## Description

1 Sugar Cane Production

The harvest of cane sugar in Australia is highly mechanized. The sugar cane is immediately

transported to a sugar house in wagons that run on a network of small rail tracks. The sugar

content of a wagon load depends on the field it has been harvested from and on the maturity

of the sugar cane. Once harvested, the sugar content decreases rapidly through fermentation

and the wagon load will entirely lose its value after a certain time. At this moment, eleven

wagons all loaded with the same quantity have arrived at the sugar house. They have been

examined to find out the hourly loss and the remaining life span (in hours) of every wagon;

these data are summarized below:

Lot 1 2 3 4 5 6 7 8 9 10 11

Loss(kg/h) 43 26 37 38 13 54 62 49 19 28 30

Life span (h) 8 8 2 8 4 8 8 8 8 8 8

Every lot may be processed by any of the three, fully equivalent production lines of the

sugar house. The processing of a lot takes two hours. It must be finished at the latest at the

end of the life span of the wagon load.

1.1 Problem

The manager of the sugar house wishes to determine a production schedule for the currently

available lots that minimizes the total loss of sugar. Write a GAMS model to do this. Ensure

that you display only when each wagon is unloaded and the loss of product from each wagon

in each unloading period.

2 House Captain

You have been selected to be the House captain for the Gryffindor Quidditch team. Congratulations! Your job is to select the players of the team to maximize the overall quality. You

know the quality of each player for each position, and the team quality is merely the sum of

the players’ quality for their assigned positions. For those of you without 10-year old children,

a Quidditch team consists of players of four different positions: seeker, chaser, keeper, and

beater. On a team there are 2 beaters, 3 chasers, one keeper, and one seeker.

Here is the top data for your gams file.

Problem 2 Page 1

CS635 Problem Set #3 Prof. Michael Ferris

set player /Harry_Potter, Ron_Weasley, Fred_Weasley, George_Weasley,

Oliver_Wood, Angelina_Johnson, Ginny_Weasley, Hermione_Granger,

Neville_Longbottom, Seamus_Finnegan, Dean_Thomas,

Romilda_Vane, Colin_Creevy, Dennis_Creevy, Lavender_Brown,

Alicia_Spinnet, Katie_Bell, Cormac_McLaggen,

Demelza_Robinson /

position /seeker, chaser, beater, keeper/ ;

parameter quality(player, position) ;

option seed = 42;

quality(player,’seeker’) = uniform(32,36);

quality(player,’chaser’) = uniform(38,41);

quality(player,’beater’) = uniform(30,35);

quality(player,’keeper’) = uniform(28,38);

quality(’Harry_Potter’, ’seeker’) = 42 ;

2.1 Problem

Write a linear programming model to maximize the quality of the Gryffindor house team. At

the end of the program, display the numerical quality of the team (in a parameter named

houseScore), and also display the set of students chosen to be a member of the team (in a

dynamic set named Gryffindor team). The code below can be used as a template.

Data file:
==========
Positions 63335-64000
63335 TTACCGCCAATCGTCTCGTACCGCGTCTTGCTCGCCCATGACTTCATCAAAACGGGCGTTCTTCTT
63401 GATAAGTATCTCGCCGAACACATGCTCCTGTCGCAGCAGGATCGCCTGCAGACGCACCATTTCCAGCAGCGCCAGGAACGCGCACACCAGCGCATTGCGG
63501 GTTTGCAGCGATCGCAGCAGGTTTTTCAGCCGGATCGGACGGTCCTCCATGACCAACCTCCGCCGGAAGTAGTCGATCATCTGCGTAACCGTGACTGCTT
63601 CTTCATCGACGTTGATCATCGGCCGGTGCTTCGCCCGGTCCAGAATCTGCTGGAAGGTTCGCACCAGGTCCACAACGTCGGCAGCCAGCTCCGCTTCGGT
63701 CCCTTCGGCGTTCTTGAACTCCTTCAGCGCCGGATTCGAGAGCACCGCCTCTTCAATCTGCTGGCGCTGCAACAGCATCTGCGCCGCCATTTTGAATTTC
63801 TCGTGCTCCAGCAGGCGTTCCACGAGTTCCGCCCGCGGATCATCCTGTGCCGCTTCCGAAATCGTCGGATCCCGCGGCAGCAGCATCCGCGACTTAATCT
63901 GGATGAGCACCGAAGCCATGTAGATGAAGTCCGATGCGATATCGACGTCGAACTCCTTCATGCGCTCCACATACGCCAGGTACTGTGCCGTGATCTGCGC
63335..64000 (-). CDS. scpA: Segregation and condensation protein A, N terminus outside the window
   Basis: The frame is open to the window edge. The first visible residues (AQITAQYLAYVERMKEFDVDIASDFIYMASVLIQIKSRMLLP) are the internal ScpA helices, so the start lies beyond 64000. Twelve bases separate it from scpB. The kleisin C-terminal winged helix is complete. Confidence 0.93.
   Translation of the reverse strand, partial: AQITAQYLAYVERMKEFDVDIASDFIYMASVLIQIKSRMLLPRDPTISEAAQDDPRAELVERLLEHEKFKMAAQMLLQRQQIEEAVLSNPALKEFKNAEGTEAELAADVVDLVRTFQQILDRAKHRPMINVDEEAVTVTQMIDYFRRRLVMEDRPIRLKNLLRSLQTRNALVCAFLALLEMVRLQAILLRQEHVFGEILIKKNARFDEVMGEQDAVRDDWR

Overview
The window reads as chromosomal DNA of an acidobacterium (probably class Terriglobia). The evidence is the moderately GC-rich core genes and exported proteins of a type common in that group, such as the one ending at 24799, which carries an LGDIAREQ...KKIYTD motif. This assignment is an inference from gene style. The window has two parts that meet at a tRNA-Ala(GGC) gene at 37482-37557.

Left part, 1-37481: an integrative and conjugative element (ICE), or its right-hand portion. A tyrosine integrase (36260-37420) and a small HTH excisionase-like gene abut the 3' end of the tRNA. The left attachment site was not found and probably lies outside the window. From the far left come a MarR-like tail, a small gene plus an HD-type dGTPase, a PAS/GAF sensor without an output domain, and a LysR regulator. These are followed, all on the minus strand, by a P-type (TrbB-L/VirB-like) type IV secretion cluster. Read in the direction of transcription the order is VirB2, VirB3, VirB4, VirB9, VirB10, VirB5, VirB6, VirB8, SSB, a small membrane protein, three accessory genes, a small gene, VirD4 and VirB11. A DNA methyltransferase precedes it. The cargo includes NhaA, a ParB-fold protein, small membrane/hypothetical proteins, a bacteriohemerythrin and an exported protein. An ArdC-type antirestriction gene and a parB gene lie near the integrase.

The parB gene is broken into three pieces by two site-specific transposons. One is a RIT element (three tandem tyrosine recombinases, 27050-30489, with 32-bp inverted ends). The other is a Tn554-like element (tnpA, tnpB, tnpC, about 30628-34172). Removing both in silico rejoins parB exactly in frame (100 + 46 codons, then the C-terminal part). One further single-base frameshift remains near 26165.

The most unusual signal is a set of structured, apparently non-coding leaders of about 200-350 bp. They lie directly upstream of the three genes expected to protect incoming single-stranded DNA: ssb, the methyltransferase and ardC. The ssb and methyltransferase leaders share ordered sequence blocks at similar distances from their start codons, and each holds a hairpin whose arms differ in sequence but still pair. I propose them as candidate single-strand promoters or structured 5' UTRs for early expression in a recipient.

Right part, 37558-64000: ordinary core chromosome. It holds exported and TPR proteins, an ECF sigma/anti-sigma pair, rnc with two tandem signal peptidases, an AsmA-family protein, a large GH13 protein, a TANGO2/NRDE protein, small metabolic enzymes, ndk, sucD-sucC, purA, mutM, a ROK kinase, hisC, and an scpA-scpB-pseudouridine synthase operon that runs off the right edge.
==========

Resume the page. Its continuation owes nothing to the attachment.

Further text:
parameters houseScore;

housescore = teamQuality.L ;

set Gryffindor_team(player,position) ;

Gryffindor_team(player,position) = yes$(x.L(player,position) > 0.001) ;

option Gryffindor_team:0:0:1;

display houseScore;

display Gryffindor_team ;

3 Milk production

Happy Milk Distributors (HMD) purchases raw milk from farmers in two regions: A and B.

Prices, butterfat content and separation properties of the raw milk differ between the two

regions. HMD processes the raw milk to produce cream and milk to desired specifications for

distribution to the consumers.

Region A Raw Milk Milk from region A is 54 cents per gallon up to 500 gallons and 58

cents per gallon in excess of 500 gallons. There is no upper bound on the amount that can be

purchased. Raw milk from Region A has 25% butterfat and when separated (at 5 cents per

gallon) it yields two “milks”, one with 41% butterfat and another with 12% butter fat.

The volume of milk is conserved in all separation processing.

Region B Raw Milk The purchase price for milk from region B is 38 cents per gallon up

to 700 gallons and 42 cents per gallon thereafter. Raw milk from Region B has 15% butterfat

Problem 3 Page 2

and when separated (at 7 cents per gallon) yields two “milks”, one with 43% butterfat and

another with 5% butterfat.

Production Process After the milk is purchased and collected at the plant, it is either

mixed directly or separated and then mixed. The mixing is done at no cost, and its purpose is

to produce cream and milk to specifications. For example, some of the raw milk from Region A

may be separated and then mixed, and some of it may be mixed directly (i.e., without having

been separated).

Demand and Selling Price The demand and selling price are described in the following

table:

Minimum req’d Max vol dem Selling price

% of butterfat (gallons) (cents/gallon)

Cream 40 250 150

Milk 20 2000 70

For example, all the cream produced must have at least 40% butterfat, it sells at $1.50 per

gallon, and as much as 250 gallons of the cream produced can be sold.

3.1 Problem

Assuming free disposal, formulate a linear program in GAMS which when solved enables

HMD to maximize its profit.

3.2 Problem

Suppose that the purchase price for milk from region B were 50 cents per gallon up to 700

gallons and 30 cents per gallon thereafter. Can you still formulate the profit maximization

problem as a linear program? If not, why not?

Problem 3 Page 3